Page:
Official Nominations: Star Wars. Airport 77. Julia. A Little Night Music. The Other Side Of Midnight.

This was a no brainer. Airport 77 is merely an excuse to give Edith Head her yearly nomination, while A Little Night Music is the Academy forcing another musical into the category, regardless of how bad it is. Julia and The Other Side Of Midnight are worthy nominees but being period pieces not so far removed from a recent period of history they don’t feel as startling as nominees from other years. Star Wars then creates a new Universe populated by planets and characters with their own individual fashions and styles. Even if the film only featured Vadar and everyone else wearing the same bland outfit, it would win. Of course we have iconic outfits on a conveyor belt, from the Stormtroopers to Leia’s various dresses, to Han’s space-age gunslinger garb… it’s one of the easiest Oscar wins in history.

My Winner: Star Wars

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My Nominations: Star Wars. A Bridge Too Far. The Duellists. New York New York. Jabberwocky.

It’s a little pointless again because we know what the winner is. A Bridge Too Far goes all in on the authentic costumes while The Duellists has more flair, New York New York hits the musical quotient if we must, and Jabberwocky recycles from Holy Grail with a few updates.

My Winner: Star Wars

Let us know your winner in the comments!

Best Art Direction – 1977

Official Nominations: Star Wars. Close Encounters. Airport 77. The Spy Who Loved Me. The Turning Point.

Similar to the Costume Category, this was always a one horse race. Not quite as one-sided as Costume as we have some notable nominees here, but we know Star Wars is the winner, what with its Death Stars and Millennium Falcons and Cantinas. Close Encounters is a close second, while Airport 77 and The Turning Point don’t offer anything out of the ordinary. The final option then is The Spy Who Loved Me. It’s always interesting to me when a Bond film is nominated for an Oscar, because it happens so infrequently. If there is one category it should have excelled in over the years, it’s this one with Ken Adam pulling magic from his hat on multiple occasions. Of course it took Adam to work on Barry Lyndon before The Academy paid attention to him (though he did get a nomination in 1956 too) but he finally got some respect for his epic Bond work this year thanks to his work on Stromberg’s base etc.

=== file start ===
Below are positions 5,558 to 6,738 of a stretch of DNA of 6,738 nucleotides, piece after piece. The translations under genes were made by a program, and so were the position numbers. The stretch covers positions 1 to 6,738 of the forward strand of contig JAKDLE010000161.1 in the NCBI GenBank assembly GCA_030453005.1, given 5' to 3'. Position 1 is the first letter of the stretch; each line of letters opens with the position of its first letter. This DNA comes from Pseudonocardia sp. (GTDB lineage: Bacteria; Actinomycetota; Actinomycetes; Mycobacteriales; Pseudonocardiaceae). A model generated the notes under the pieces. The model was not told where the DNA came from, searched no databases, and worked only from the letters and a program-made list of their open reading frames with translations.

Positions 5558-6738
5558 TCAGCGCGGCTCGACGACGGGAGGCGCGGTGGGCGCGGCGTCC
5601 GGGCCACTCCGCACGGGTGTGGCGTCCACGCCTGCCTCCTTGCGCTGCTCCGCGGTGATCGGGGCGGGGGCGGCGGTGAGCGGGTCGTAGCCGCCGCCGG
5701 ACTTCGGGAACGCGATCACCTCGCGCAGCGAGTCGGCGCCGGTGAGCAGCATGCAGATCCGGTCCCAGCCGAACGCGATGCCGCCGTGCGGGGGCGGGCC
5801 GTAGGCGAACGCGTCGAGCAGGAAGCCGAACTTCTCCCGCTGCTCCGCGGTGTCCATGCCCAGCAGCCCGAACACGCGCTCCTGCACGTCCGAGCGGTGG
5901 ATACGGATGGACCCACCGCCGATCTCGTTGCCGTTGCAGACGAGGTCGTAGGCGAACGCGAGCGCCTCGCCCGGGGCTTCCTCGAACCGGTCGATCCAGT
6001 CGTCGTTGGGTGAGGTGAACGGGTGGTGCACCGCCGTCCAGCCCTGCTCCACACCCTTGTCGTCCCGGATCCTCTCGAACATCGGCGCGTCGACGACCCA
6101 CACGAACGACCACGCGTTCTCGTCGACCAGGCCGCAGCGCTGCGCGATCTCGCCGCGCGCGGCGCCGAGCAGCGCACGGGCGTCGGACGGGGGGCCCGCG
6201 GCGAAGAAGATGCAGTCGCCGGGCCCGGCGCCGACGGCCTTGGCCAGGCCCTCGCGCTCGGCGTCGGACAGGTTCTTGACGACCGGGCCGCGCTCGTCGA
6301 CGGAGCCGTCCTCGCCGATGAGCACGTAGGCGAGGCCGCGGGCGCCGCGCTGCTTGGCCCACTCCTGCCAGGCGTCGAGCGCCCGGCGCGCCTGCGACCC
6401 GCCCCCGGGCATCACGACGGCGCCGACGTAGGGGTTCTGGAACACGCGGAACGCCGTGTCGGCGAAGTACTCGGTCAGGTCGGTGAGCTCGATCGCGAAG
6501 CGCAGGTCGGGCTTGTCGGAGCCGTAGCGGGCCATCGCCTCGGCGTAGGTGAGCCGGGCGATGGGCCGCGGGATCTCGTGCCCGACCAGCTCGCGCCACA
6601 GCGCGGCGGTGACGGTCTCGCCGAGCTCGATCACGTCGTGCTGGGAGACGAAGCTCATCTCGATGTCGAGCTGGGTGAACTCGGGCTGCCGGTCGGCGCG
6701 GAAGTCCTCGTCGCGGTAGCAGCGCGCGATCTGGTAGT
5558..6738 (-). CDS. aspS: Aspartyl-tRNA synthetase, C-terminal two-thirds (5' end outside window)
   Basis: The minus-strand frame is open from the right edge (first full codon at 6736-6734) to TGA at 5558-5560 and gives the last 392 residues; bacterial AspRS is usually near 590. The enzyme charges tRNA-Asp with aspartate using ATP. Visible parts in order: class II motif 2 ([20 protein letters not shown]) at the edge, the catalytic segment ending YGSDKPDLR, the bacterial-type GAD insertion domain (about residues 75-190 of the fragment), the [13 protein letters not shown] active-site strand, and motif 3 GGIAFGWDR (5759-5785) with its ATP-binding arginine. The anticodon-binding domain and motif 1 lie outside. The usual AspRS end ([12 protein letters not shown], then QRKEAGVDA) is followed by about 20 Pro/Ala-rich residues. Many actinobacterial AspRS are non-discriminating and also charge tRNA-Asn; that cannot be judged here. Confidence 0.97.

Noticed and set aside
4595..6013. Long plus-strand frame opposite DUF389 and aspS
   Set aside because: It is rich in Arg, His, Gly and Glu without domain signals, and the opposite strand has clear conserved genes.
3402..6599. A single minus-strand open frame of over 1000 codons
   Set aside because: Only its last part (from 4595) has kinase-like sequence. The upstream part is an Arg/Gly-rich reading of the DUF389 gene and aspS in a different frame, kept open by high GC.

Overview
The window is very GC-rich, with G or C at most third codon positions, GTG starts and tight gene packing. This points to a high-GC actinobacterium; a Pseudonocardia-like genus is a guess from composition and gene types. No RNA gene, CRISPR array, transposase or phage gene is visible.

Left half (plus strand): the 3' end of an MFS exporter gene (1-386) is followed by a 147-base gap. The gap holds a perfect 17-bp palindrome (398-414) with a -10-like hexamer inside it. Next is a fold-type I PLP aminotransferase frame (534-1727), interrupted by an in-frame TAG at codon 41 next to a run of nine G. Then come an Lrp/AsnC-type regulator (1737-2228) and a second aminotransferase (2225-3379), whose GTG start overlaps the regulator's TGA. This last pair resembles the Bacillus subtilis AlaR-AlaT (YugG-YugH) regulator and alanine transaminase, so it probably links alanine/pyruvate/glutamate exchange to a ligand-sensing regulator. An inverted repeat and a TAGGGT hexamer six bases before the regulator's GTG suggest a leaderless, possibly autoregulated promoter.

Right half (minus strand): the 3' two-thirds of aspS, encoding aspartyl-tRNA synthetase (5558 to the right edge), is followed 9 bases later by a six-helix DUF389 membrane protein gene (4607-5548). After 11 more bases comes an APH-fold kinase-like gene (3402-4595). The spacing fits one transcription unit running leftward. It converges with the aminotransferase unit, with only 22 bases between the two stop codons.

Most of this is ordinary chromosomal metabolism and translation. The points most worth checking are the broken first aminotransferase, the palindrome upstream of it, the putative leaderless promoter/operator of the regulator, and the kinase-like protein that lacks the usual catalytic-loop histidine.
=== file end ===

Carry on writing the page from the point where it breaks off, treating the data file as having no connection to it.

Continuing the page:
My Winner: Star Wars

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My Nominations: Star Wars. Close Encounters. The Spy Who Loved Me. A Bridge Too Far. The Duellists. Eraserhead. Hausu. Suspiria.

The Academy all out avoids some major picks this year. I bring over the three best nominees, but there’s no way you don’t nominate Suspiria here. It’s on, no questions. Similarly, Hausa just has to get on – if you’ve seen it, there’s no way you argue against it being here. A Bridge Too Far and The Duellists both deserve a nomination, though I’d be happy with either or, and that leaves Eraserhead as another film with such a unique look that it hasn’t really been replicated in the years since.

My Winner: Star Wars

Let us know in the comments which film gets your vote!

Best Original Screenplay -1977

Official Nominations: Annie Hall. The Goodbye Girl. The Late Show. Star Wars. The Turning Point.

As is usually the case with this category, it closely matches the Best Picture nominees. Annie Hall – not that different from the usual Woody Allen shtick although there are enough one-liners and rambling speeches to highlight. A modern viewer will find much of it hackneyed and cliched, but only because it has been copied so many times. The Goodbye Girl is standard Neil Simon fare – romantic comedies don’t do much for me, even when they are as well written as this, but it needs to be exceptional for me or speak on a personal level for me to rate it any higher than average. The Late Show is the anomaly of the bunch – the film no-one remembers. It’s another unfortunate case because it’s an interesting film merging noir with lighter moments and it’s certainly the type of film you don’t say anymore. The Turning Point doesn’t offer anything new and plays out like a standard soap drama. Star Wars created an enduring universe with a multitude of characters and places and dialogue which has become part of culture and daily dialogue, never mind the number of imitators which the story spawned.

My Winner: Star Wars

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My Nominations: Star Wars. Annie Hall. Close Encounters Of The Third Kind. Desperate Living. Eraserhead. High Anxiety. Martin.

Desperate Living…. I just like the idea of something like this getting nominated. Have you seen it? There’s more humour and weirdness in a couple of pages of this script than there are in many comedy writers’ careers. It’s… not for everyone. Close Encounters gets another nomination, Spielberg subtly working in Jewish and Christian allusions and more overarching themes of exploration, knowledge, and tolerance. Eraserhead also gets another nomination – a screenplay created almost entirely to allow for Lynch’s visuals and atmosphere. Mel Brooks knocks out another great script – it’s very difficult to get parody right but he does it once again with High Anxiety, while Martin was one of the first movies to bring vampires out of European castles and Victorian streets and into American suburbs, while at the same time subverting the vampire myth and offering insight into pained adolescence.

My Winner:  Star Wars

Let us know your winner in the comments!